China launches anti-graft site for citizens to report corruption

Web site enables citizens to report suspicions and tip-offs on allegedly corrupt government officials, leave their opinions on proposals and find out more about anti-corruption work in the country.
Written by Ellyne Phneah, Contributor

China's anti-graft watchdog has launched an official Web site for citizens to send information they have regarding corrupt officials.

Xinhua News Agency reported on Monday the Web site www.ccdi.gov.cn, operated by both the Central Commission for Discipline Inspection (CCDI) and the Ministry of Supervision, enables the public to report their suspicions on government officials. 

The Web site consists of 10 sections, including an online forum where the public can leave their opinions and proposals as well as ask questions about anti-corruption. Citizens can also send tip-offs on corruption cases, and will publish latest information from important meetings, campaigns and graft investigations.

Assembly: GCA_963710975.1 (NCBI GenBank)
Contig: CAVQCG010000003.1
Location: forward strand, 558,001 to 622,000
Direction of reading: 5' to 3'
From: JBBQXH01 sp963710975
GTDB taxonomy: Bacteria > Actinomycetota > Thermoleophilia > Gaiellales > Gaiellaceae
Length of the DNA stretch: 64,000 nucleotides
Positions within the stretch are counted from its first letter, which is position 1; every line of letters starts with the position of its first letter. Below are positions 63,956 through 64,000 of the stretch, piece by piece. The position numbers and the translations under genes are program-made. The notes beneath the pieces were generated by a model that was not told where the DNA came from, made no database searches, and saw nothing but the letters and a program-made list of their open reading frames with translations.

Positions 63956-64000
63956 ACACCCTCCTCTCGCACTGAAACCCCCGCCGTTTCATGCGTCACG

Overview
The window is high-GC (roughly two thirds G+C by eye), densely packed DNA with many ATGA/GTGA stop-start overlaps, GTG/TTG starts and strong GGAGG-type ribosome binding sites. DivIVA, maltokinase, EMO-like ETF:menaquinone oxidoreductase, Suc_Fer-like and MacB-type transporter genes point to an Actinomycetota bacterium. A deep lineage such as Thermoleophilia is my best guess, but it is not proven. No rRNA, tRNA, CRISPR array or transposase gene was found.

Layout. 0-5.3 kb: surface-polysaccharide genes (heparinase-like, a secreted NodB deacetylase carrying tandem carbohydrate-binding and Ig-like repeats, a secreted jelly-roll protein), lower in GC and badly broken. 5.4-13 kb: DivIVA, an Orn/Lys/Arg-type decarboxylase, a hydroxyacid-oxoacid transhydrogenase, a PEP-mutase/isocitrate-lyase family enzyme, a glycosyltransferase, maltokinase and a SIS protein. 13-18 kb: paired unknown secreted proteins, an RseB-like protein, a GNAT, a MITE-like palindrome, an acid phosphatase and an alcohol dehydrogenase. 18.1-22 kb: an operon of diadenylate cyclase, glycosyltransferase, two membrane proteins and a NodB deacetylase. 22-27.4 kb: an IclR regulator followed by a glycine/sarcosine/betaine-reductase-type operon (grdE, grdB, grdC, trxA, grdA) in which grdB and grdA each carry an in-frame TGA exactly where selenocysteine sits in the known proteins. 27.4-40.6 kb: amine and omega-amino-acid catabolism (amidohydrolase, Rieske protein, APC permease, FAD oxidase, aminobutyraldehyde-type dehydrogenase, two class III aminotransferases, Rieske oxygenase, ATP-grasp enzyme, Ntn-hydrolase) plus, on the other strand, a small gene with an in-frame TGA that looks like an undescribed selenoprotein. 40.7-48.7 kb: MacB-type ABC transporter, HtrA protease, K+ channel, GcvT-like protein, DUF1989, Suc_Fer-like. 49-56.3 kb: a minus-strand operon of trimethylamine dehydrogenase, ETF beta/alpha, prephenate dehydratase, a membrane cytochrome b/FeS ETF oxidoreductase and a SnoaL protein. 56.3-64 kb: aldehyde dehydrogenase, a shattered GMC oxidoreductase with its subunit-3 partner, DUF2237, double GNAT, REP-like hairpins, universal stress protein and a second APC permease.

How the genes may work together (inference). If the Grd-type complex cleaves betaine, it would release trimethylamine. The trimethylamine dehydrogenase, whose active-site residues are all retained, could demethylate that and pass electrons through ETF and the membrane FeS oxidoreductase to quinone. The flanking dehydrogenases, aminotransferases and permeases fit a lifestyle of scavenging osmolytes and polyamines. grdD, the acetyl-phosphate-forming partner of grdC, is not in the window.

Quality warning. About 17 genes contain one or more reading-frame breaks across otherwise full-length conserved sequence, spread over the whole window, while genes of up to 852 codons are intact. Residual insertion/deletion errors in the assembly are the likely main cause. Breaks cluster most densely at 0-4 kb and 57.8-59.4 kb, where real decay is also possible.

Tips on local-level officials will then be directed to disciplinary commissions in the areas where they work, while reports about central government officials will be handled directly by the CCDI. Informants can also monitor the results of their tip-offs online, a separate report on South China Morning post (SCMP) noted.

According to SCMP, the public is increasingly turning to social media such as Weibo accounts, to level charges against officials, and have brought down high-profile figures such as Liu Tienan, former director of the National Energy Bureau and deputy head of the National Development and Reform Commission.

china corruption
China's anti-graft Web site where citizens can report suspicions on government officials (Source: www.ccdi.gov.cn)

The Chinese government has been taking steps to tackle corruption among officials. Last year, officials marked for promotion in the country's Zhejiang province had to declare their income and personal assets on a government Web site, making the information available for public viewing, as a precaution against corruption.

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